The Liberals’ determination to bring back WorkChoices-style individual contracts is a threat to the pay, conditions and job security of working Australians, say unions.
Under WorkChoices, Australian Workplace Agreements were used by employers to cut pay and take away basic conditions and the job security of Australian workers.
ACTU President Sharan Burrow said new Liberal leader Tony Abbott’s plan to bring back WorkChoices would be a disaster for working Australians in fragile economic times when unemployment is still rising.
Official data shows that workers on individual contracts earn much less than those employed under collective agreements – as much as $8000 a year.
In a newspaper interview today, Mr Abbott has declared that he wants to retain individual contracts “whatever they are called”. And his deputy, Julie Bishop, has backed him up.
Mr Abbott also said:
“Our policy will be to have freer, more flexible and fair labour markets without going anywhere near that dreaded policy that must not speak its name.”

Mr Abbott has previously described the end of AWAs as “a great leap backwards”.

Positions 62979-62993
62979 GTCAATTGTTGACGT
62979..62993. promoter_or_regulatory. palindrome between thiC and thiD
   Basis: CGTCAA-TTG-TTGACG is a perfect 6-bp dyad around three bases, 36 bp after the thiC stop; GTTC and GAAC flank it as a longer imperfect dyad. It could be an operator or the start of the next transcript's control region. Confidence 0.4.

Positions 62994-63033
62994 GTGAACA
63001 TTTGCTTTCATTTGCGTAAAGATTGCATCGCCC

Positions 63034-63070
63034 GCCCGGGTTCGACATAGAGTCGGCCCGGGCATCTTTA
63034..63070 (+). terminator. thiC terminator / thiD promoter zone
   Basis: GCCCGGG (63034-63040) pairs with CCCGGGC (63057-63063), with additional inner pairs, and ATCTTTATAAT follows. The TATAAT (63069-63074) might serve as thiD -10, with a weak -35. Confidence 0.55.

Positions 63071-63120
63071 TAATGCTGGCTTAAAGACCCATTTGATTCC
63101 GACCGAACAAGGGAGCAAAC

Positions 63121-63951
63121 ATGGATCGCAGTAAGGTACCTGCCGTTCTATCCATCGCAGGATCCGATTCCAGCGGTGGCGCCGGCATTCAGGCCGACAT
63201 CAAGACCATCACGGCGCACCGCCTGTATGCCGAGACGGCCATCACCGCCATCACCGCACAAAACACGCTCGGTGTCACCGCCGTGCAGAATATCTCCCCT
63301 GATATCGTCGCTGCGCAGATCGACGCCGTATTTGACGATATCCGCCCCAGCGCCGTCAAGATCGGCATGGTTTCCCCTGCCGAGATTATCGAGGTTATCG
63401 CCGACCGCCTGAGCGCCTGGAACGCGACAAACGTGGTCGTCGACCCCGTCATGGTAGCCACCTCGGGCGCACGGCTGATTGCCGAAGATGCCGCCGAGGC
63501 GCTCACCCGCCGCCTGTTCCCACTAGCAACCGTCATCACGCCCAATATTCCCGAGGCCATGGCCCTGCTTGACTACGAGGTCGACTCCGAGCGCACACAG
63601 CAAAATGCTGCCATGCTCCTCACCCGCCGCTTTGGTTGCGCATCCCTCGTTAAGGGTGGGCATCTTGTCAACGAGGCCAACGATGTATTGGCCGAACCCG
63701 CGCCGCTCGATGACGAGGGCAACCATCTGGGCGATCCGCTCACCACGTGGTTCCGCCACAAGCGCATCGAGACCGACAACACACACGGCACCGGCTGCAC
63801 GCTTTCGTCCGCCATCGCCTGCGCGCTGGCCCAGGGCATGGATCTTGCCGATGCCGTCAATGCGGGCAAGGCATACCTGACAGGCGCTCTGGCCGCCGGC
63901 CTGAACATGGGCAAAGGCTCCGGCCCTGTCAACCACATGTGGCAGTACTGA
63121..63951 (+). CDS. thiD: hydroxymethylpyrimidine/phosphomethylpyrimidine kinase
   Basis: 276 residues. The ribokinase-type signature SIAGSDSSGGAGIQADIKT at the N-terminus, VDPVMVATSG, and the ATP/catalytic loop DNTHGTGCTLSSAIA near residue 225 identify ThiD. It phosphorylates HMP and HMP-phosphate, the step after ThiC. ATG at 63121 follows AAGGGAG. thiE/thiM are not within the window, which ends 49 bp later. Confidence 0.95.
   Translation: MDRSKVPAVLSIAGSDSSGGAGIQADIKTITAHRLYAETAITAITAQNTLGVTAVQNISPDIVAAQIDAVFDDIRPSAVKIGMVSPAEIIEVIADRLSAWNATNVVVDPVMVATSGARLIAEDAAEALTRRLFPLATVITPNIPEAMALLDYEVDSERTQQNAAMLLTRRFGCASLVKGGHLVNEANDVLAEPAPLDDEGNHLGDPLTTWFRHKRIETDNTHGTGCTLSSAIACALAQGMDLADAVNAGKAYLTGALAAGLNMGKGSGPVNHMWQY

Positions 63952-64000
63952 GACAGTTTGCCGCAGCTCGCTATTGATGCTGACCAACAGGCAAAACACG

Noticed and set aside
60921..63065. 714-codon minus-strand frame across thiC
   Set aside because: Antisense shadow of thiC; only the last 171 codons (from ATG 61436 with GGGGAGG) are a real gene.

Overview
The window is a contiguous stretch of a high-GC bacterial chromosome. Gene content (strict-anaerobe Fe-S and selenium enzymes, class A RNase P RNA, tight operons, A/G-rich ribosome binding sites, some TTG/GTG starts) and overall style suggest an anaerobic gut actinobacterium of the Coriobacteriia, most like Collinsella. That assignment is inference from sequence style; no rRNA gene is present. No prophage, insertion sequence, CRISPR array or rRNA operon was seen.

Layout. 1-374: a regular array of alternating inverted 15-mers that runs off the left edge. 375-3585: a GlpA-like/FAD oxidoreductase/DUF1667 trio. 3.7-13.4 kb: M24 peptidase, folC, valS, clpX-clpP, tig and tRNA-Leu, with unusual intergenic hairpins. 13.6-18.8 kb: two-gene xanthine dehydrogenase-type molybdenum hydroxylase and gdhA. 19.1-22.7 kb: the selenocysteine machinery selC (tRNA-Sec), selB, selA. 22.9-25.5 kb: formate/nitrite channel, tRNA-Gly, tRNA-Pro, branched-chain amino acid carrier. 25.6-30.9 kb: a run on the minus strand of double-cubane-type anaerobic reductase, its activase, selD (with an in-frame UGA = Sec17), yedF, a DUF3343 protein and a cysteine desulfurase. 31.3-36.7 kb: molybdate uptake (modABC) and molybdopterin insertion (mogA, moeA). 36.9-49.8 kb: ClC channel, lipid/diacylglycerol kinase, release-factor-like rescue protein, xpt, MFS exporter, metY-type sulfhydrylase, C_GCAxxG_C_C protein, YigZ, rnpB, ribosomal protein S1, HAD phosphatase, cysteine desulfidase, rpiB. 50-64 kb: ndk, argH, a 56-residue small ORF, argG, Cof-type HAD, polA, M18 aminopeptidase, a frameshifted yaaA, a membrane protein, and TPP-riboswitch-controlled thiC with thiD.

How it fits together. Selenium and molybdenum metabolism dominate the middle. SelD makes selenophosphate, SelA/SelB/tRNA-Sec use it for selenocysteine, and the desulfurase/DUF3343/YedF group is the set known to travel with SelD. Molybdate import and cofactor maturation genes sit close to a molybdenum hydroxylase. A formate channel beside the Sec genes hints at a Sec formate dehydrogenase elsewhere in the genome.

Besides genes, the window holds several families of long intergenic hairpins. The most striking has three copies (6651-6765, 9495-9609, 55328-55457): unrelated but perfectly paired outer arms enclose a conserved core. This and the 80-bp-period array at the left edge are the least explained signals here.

“Day two of the Abbott-Bishop Liberal opposition, and the new leader has confirmed he wants to bring back AWAs, which stripped away pay and conditions and undermined the job security of hundreds of thousands of Australians,” Ms Burrow said.
“It won’t be long before he announces the re-introduction of other elements of WorkChoices, such as the removal of protection from unfair dismissal for three million Australians.
“Mr Abbott is a staunch believer in WorkChoices and his track record shows that he cannot be trusted by Australian workers.
“Egged on by big business, he and Ms Bishop will reintroduce the Liberals’ hardline industrial relations laws if they get the chance.
“When Mr Abbott talks of free and flexible labour markets, he means only one thing: giving big businesses the power to drive down workers’ wages and conditions.
“It is ridiculous for Mr Abbott to claim WorkChoices was a boon for Australian workers.
“The fact is more than a million workers saw their real wages fall by up to $91.49 a week under WorkChoices,” Ms Burrow said.